Building a home lets you personalize every aspect of where you live. You might also skip the renovations and repairs needed after purchasing an existing property, but the financial aspects of the planning and construction are less straightforward than buying a home. This guide explains the most important financial steps to building a house to know exactly what you’re signing up for before committing to any plans.
1. Finance the Land Purchase
You’ll need a plot of land to build your future home, but most people can’t afford to do that with cash. Land will be more expensive in certain cities, depending on nearby property values and real estate appraisals. Talk with privatized and federal lenders about getting a land loan to cover the initial purchase cost before your dream location sells to another buyer.
2. Inquire About Contractor Estimates
Numerous contractor teams will transform blueprints into a home. You’ll have to find construction experts, electricians, plumbers and more to pull everything together. They’ll each have different fees and schedules, so get estimates to compare prices. You may have to pay an average of $155 per square foot after adding all contractor fees together.
After you have a rough idea of how much you’ll need to pay your contractors, you can get a second loan to cover the labor fees. Keep in mind that you may need to pay multiple loan bills each month while waiting for the project to finish by this point. You should ensure that your income can cover these expenses while the construction lasts.
3. Get a Construction Loan
Construction loans are short-term loans that can pay for your home’s construction. It may cover just the labor or the supplies needed as well. Unlike other lending options, borrowers must pay their construction loans when the work finishes. If you’re unsure that you can pay the entire balance by that point, discuss a construction-to-permanent loan with your preferred lender. After contractors wrap up their work, the loan converts to a standard mortgage and gives you more time to pay it off comfortably.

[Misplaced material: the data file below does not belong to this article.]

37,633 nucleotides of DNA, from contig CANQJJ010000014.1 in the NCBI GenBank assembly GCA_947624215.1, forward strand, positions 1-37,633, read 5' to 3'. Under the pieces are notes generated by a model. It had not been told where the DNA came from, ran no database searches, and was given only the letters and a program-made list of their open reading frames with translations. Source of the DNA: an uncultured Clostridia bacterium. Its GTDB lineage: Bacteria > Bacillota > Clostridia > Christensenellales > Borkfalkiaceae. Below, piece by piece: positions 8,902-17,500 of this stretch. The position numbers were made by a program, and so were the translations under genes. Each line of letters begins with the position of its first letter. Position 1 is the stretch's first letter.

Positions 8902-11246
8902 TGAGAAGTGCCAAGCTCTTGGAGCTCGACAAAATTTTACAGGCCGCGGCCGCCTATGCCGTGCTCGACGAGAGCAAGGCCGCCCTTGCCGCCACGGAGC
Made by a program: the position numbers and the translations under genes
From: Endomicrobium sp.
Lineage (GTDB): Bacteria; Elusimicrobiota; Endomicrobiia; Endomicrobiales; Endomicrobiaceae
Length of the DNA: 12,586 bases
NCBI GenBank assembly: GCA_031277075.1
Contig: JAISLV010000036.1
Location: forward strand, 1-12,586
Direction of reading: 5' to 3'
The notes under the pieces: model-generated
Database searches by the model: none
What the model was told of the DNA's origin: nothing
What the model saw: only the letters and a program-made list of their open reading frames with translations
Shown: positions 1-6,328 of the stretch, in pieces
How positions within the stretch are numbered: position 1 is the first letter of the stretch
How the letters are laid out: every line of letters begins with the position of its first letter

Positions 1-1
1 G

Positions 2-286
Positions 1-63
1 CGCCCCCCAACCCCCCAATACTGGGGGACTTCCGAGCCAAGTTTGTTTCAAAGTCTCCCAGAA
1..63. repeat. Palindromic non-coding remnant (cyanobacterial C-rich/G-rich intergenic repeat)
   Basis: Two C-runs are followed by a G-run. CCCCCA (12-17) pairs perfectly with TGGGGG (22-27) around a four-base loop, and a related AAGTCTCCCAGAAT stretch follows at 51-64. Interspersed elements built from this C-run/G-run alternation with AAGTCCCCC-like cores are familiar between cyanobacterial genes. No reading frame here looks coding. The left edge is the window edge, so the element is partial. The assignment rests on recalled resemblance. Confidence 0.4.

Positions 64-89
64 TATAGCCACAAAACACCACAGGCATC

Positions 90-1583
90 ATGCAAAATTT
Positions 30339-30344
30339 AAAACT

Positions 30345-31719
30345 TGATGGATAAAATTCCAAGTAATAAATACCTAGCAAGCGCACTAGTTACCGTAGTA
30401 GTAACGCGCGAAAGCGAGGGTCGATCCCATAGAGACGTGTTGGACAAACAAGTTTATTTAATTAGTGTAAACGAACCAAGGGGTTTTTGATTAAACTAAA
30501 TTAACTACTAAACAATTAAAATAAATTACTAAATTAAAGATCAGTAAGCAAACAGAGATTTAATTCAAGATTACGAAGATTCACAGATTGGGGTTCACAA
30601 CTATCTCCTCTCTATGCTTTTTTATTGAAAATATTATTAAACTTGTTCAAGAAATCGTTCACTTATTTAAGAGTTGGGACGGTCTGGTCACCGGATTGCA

4. Find a Comprehensive Mortgage
If the idea of handling numerous loans makes you worry, you can always find a comprehensive mortgage towards the end of your home-building process. Use it to pay off the smaller loans and only worry about one primary payment per month in addition to any other traditional mortgages. It’s much more budget-friendly to juggle two debts with fixed interest rates than five or six.
5. Sell Your Current House
When your new home is nearly move-in ready, sell your current house. The average home sells in six days or less and garners more than the asking price. Use whatever money you have from the sale to pay off a substantial part of your home-building loans or get out of debt completely. It’s automatic financial relief that becomes the light at the end of the tunnel for homeowners worried about taking out so many loans.
Consider Financial Steps to Home Building
These are crucial financial steps to building a house, so remember them as you begin your home construction experience. Getting quotes, comparing loans and finding the right financial assistance for your project will make your dream house possible without requiring decades of saving to pay out of pocket.